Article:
Changes to the Retention Money Regime for Construction Contracts

6 September 2021

If passed, the new Construction Contracts (Retention Money) Amendment Bill will change the way contractors hold retention money for subcontractors.

The Bill, which was introduced in Parliament on 1 June 2021, is designed to change the retention money regime in the Construction Contracts Act 2002 to provide greater protection for subcontractors in the construction industry.

Generally, when a subcontractor provides services to a contractor the construction contract allows the contractor to withhold part of the payment to the subcontractor, usually between 2% and 10%, in order to remedy any defects that might happen in the subcontractor’s work (Retention Money). If there are no defects, the contractor will release the Retention Money to the subcontractor.

Under the current regime, Retention Money can still be mingled with working capital, which can result in subcontractors missing out on money owed to them if the contractor goes into liquidation. This happened in the liquidation of Mainzeal Property and Construction Ltd in 2013.

Parliament attempted to address this issue by passing the Construction Contracts Amendment Act 2015, but subsequent cases in the High Court found significant gaps in the legislation. The Bill attempts to fill these gaps by putting in place clear rules around how retention money is to be held.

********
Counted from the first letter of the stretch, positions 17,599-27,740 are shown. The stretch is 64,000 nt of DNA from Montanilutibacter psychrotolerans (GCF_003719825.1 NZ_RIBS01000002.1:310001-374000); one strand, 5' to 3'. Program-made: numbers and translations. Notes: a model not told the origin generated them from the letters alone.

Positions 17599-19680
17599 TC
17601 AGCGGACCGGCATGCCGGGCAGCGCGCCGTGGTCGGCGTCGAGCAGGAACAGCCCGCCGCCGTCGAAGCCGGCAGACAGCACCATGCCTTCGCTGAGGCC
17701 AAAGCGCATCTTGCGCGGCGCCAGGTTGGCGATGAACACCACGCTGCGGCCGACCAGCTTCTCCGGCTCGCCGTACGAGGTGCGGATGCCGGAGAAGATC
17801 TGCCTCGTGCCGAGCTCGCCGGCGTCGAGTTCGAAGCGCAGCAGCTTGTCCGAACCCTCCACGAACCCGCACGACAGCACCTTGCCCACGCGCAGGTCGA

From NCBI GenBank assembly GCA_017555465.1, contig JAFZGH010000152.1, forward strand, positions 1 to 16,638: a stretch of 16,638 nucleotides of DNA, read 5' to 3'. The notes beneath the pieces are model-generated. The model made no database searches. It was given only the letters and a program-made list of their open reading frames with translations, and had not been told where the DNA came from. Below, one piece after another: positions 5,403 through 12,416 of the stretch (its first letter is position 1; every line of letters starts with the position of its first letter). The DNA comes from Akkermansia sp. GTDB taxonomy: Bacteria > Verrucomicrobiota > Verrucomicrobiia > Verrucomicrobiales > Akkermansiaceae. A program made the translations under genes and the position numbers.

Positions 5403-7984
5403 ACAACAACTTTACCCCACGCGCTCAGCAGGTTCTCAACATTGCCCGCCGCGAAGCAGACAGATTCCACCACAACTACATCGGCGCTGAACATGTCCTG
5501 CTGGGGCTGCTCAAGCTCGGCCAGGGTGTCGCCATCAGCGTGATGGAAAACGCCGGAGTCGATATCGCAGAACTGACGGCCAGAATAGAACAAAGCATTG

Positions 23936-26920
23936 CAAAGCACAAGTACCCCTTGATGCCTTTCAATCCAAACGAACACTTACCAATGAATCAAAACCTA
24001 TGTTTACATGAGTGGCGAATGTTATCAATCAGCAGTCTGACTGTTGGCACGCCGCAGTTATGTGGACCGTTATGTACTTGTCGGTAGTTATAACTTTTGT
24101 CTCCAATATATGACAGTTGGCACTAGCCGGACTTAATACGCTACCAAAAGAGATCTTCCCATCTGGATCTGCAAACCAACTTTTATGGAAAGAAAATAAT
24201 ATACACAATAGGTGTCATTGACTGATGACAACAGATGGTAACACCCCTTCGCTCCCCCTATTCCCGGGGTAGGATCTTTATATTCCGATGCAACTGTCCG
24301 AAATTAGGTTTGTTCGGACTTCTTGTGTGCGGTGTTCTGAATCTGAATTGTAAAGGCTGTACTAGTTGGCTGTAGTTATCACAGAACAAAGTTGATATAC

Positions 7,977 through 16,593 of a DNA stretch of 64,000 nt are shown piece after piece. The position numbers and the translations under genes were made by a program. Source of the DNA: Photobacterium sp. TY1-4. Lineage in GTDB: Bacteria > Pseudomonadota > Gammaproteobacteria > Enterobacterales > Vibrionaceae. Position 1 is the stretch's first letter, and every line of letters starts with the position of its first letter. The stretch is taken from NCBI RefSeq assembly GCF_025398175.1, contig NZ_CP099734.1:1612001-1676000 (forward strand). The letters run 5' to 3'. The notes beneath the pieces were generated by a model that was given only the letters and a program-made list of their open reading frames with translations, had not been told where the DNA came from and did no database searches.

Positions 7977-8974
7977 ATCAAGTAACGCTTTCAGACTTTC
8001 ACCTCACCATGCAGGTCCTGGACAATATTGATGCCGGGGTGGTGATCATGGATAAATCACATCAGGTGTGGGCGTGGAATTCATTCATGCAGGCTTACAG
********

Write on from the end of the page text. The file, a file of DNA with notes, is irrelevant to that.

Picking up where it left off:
Key changes

The Bill proposes that Contractors must:

  1. Place Retention Money on trust as soon as possible and keep it separate from other money or assets; and
  2. Hold Retention Money in a trust account in a registered bank in New Zealand or in the form of complying instruments (such as an insurance policy or a guarantee).

Other changes

The Bill would require contractors to give certain information to subcontractors about Retention Money held by the contractor at least every three months, such as the most recent amount withheld.

The Bill would introduce a fine of up to $200,000 for contractors who fail to comply with these requirements. If the contractor is a company, each of its directors also commits an offence and is liable for a fine of up to $50,000.

In the event that a contractor becomes insolvent and a receiver or liquidator is appointed, the receiver or liquidator will become trustee of the Retention Money for the purpose of collecting and distributing it. The receiver or liquidator is entitled to be paid reasonable fees and costs out of the Retention Money for doing this.

Bill progress

Public submissions on the bill closed on 23 July 2021 and the select committee are expected to report in November 2021. Contractors will need to ensure they are prepared for the changes before the Bill is passed into law as failure to comply could result in significant fines.

If you would like more information on this topic, our Corporate Commercial team are here to help.

Chris Steenstra and Dan Moore are part of our Corporate & Commercial team at Norris Ward McKinnon.